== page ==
The problem: An overbooked schedule.Try as we might, we often say yes to one -- or ten -- too many things. When our schedules get busy, we get tired, and perhaps a bit lazy as well. Even the best systems get ignored in favor of the easiest option. The solution: Do what you can. Work within your established systems to keep clutter to a minimum and, when things pile up, as they will, don't despair. Give it Five! as often as you can until you have time to set things right. And when that time arrives, step back and see what you're dealing with before you default to your default. Have you uncovered chinks in your organizational armor? If so, making some adjustments now -- new containers, new location -- might make a difference the next time your schedule spirals out of control.
The problem: Tiny spaces.I love our little house -- most days -- but, oh, what I wouldn't give for a walk-in closet! And our Cape Cod is a luxury home compared to the tiny apartments college students and city dwellers routinely call home. The solution: The right storage. Look for containers and furnishings that are tall or stackable (maximize vertical space), fit underneath furniture, and/or do double duty. Check out places that offer unusual items (import stores, flea markets, consignment shops, and secondhand stores) that can fit into small spaces or function as whimsical touches and practical storage. While some kids' furnishings are obviously designed for children, others are often just the right size for smaller adult spaces. In addition, many dorm furnishings can be a lifesaver in small, non-dorm residences.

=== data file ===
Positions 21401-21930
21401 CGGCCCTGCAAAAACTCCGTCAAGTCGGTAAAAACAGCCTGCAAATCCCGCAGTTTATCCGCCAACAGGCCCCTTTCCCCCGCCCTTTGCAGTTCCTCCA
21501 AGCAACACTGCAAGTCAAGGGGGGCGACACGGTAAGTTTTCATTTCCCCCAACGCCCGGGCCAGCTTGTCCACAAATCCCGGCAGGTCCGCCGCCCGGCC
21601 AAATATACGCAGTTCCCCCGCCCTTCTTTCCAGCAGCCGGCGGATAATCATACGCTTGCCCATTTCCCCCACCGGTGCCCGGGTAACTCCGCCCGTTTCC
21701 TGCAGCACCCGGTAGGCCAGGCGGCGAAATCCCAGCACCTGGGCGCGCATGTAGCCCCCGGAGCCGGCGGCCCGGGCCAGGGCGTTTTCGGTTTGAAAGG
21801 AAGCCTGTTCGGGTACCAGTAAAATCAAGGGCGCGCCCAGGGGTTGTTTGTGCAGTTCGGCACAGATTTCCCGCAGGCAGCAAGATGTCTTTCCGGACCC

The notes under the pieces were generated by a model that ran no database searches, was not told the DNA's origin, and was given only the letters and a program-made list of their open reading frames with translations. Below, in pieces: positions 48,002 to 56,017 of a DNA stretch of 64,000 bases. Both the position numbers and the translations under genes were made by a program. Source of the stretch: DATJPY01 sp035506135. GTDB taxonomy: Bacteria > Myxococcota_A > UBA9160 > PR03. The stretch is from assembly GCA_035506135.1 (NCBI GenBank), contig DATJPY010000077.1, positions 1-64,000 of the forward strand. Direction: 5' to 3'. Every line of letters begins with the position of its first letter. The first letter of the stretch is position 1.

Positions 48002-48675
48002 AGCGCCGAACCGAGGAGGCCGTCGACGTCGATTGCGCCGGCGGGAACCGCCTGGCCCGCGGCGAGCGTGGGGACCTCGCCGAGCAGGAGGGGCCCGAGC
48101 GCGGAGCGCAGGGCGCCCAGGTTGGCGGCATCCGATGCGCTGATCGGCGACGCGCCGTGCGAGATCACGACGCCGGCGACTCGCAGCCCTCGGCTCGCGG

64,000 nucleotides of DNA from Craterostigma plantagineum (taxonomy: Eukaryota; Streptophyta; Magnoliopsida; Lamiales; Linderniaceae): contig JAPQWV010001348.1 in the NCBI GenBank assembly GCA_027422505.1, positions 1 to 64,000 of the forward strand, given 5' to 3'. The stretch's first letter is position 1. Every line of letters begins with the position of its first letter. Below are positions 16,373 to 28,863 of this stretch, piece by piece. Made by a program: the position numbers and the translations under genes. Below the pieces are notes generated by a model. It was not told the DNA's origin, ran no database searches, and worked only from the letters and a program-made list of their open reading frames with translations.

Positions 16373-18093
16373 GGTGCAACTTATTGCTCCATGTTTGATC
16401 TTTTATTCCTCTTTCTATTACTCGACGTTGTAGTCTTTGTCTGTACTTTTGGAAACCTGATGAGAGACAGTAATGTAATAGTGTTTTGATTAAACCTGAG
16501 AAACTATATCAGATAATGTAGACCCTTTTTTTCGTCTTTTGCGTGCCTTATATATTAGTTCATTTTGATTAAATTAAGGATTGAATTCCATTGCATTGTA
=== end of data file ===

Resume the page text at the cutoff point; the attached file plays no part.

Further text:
The problem: Transition times.Holidays and transition times -- back to school, moving, life changes -- bring such promise. Unfortunately, they also bring new tasks to pile on top of our day-to-day responsibilities. The solution: Lists and schedules. Write it all down, even if it's just one big, long and somewhat intimidating list. Then, little by little, assign the most important of those tasks to time time slots. When we move things from a generic list to a specific time, we're more likely to actually do them. When challenges and obstacles arise, remember to be patient with yourself. Every baby step forward is a step in the right direction.
Copyright 2018 Lisa Hess
About the Author
Lisa Lawmaster Hess is a transplanted Jersey girl who writes both fiction and non-fiction. Lisa’s latest book is the award-winning Know Thyself: The Imperfectionist’s Guide to Sorting Your Stuff. A retired elementary school counselor, Lisa is an adjunct professor of psychology at York College. She blogs at The Porch Swing Chronicles, Organizing by STYLE, and here at Catholicmom.com. Read all articles by Lisa Hess.